Meanwhile, through the hivera dashboard, firms are presented with a risk score which correlates to the regulations they are subject to. In-depth insights enable them to visualise and address key compliance and regulatory risks within their data, whether retention related, security-related or a matter of personal and sensitive data. Moreover, with its user-friendly reporting modules, compliance professionals can quickly and easily provide compliance updates within the organisation or to regulators.

Automate Regulatory Risk Mitigation

In addition to significantly reducing regulatory risk and minimising human error, the hivera platform also offers huge resource, time and cost savings through automation. This is achieved through the application of fully-audited polices to categorised data, which enables ongoing data compliance and remediation. Policies applied against categorised data can perform deletions or archiving according to organisational retention schedules.

“hivera is transforming how financial services firms view unstructured data,” comments Simon Cole, CEO at Automated Intelligence. “By providing greater visibility and control over their unstructured data estate, we’re improving data analysis, data privacy, data protection and risk mitigation capabilities of our clients.”

 

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Finance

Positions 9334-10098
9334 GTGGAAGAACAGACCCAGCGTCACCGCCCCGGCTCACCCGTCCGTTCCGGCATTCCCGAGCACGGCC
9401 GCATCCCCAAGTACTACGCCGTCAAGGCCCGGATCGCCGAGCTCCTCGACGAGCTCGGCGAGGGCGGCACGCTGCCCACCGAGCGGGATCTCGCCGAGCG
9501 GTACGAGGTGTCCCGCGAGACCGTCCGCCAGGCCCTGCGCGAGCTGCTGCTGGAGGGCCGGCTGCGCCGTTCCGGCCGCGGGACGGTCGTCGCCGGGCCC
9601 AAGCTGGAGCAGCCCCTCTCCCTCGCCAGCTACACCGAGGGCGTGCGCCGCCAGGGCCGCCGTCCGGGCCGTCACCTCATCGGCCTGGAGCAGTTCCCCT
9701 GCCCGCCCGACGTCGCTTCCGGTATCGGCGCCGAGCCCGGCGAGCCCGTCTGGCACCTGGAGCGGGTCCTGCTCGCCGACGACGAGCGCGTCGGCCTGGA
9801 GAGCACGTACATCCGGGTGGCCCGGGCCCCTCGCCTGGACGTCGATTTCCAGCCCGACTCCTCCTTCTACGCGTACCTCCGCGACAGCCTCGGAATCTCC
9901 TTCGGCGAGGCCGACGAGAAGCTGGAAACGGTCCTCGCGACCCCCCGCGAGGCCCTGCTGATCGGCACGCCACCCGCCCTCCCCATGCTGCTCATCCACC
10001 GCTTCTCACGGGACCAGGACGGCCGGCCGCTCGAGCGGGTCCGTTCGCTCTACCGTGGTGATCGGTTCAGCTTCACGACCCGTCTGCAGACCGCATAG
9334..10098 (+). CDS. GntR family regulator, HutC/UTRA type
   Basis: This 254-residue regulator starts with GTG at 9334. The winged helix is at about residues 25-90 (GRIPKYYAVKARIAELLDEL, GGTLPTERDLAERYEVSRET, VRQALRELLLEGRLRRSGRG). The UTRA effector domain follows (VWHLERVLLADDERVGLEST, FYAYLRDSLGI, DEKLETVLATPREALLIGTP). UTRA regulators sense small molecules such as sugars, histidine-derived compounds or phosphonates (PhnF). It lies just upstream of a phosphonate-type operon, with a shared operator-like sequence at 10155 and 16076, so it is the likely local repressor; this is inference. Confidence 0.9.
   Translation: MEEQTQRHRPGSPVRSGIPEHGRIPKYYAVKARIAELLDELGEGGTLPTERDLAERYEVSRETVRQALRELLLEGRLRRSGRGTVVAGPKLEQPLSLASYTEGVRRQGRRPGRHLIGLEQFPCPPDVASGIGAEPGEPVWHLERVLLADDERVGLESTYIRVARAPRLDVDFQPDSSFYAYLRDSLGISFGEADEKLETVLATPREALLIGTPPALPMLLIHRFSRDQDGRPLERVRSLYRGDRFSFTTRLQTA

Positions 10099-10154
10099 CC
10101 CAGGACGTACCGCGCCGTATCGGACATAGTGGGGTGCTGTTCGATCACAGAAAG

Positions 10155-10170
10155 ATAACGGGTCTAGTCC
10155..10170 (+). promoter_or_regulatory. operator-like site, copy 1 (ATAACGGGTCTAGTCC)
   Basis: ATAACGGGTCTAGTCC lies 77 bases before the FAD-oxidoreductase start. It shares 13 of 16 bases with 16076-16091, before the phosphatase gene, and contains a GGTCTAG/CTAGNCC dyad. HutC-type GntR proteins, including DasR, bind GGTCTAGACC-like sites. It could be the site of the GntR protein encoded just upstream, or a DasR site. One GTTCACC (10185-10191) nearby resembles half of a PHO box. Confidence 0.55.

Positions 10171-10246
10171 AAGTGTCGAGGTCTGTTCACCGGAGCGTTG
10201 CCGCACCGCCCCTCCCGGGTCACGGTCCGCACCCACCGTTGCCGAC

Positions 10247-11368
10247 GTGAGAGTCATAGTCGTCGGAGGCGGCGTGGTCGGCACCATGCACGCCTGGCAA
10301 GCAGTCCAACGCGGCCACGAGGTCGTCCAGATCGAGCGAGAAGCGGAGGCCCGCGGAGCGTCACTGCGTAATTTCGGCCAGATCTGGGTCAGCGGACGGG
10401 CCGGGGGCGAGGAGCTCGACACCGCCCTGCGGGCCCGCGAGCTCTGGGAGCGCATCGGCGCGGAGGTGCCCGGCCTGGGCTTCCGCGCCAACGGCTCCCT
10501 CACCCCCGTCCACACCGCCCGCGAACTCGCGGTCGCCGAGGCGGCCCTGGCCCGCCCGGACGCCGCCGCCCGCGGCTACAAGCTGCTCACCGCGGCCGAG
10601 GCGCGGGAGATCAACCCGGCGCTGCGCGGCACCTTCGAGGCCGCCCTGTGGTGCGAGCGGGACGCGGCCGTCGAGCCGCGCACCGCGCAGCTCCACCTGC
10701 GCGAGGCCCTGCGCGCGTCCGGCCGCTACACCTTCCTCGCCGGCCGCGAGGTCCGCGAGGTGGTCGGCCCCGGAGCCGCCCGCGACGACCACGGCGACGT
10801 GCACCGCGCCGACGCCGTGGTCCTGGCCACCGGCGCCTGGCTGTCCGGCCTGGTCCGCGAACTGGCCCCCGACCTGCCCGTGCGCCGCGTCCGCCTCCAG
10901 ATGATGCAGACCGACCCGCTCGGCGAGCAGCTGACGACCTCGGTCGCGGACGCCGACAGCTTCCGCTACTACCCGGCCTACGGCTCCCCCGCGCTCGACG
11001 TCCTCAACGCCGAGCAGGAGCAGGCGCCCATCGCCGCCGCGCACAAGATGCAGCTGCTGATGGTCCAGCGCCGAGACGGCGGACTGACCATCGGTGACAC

FINANCIAL INCLUSION WITHIN DIGITAL PAYMENTS

NICK FISHER, GENERAL MANAGER, SALES AND MARKETING UK, JCB INTERNATIONAL (EUROPE) LTD.

 

The shift towards an economy that removes physical cash has long been on the horizon in many regions. Sweden is an example of a country rapidly heading this way. Two years ago, just 1% of Sweden’s GDP was circulating in cash compared to 11% in the Eurozone, and research by the Swedish Retail and Wholesale Council showed half of the nation’s retailers saying that they probably would not accept cash after 2025.

 

In 2019 in the UK, cash payments decreased by 15%, although physical money was still the second most frequently used method comprising of 23% of all payments. The Financial Inclusion Commission in the UK states that there are over 1 million people that do not have a bank account, and the World Bank estimates that there are some 1.7 billion adults globally that still lack access to a bank account.